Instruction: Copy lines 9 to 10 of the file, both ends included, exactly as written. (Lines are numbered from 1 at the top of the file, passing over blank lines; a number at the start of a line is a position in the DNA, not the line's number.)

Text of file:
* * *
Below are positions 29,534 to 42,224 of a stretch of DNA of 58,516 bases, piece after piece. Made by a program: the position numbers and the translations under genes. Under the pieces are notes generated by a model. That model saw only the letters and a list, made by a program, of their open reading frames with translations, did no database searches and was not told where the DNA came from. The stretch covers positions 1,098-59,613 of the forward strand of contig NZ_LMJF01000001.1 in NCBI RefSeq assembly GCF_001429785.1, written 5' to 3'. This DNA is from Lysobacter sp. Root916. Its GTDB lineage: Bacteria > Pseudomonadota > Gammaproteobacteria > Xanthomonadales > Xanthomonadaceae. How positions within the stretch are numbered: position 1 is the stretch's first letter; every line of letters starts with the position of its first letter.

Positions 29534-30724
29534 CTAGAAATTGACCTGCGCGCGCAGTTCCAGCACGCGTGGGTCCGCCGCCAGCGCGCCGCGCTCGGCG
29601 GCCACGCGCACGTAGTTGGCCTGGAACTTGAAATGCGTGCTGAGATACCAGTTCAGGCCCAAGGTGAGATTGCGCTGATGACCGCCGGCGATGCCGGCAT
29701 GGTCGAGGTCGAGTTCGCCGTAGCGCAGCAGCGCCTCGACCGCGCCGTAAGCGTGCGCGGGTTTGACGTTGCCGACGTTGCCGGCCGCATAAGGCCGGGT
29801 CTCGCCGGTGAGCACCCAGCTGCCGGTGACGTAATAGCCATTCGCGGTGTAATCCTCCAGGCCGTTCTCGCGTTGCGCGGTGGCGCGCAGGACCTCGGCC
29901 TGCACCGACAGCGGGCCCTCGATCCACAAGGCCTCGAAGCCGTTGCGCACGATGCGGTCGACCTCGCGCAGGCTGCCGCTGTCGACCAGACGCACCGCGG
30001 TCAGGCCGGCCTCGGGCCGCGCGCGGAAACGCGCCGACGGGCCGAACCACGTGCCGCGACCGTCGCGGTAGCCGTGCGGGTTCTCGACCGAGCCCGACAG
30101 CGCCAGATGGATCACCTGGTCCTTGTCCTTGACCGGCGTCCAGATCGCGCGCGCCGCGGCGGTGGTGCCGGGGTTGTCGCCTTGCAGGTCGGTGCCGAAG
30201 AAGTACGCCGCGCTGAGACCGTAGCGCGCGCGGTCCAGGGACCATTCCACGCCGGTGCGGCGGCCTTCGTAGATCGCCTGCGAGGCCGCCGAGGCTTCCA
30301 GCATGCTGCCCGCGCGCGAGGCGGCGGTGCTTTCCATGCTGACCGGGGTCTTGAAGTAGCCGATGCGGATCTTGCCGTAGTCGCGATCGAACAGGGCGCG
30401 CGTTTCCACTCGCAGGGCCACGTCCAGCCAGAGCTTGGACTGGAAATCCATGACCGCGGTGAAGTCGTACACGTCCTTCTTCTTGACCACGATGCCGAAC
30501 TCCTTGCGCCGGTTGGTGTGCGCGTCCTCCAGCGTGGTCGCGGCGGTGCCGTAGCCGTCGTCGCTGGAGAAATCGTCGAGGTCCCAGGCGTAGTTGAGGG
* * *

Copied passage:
30101 CGCCAGATGGATCACCTGGTCCTTGTCCTTGACCGGCGTCCAGATCGCGCGCGCCGCGGCGGTGGTGCCGGGGTTGTCGCCTTGCAGGTCGGTGCCGAAG
30201 AAGTACGCCGCGCTGAGACCGTAGCGCGCGCGGTCCAGGGACCATTCCACGCCGGTGCGGCGGCCTTCGTAGATCGCCTGCGAGGCCGCCGAGGCTTCCA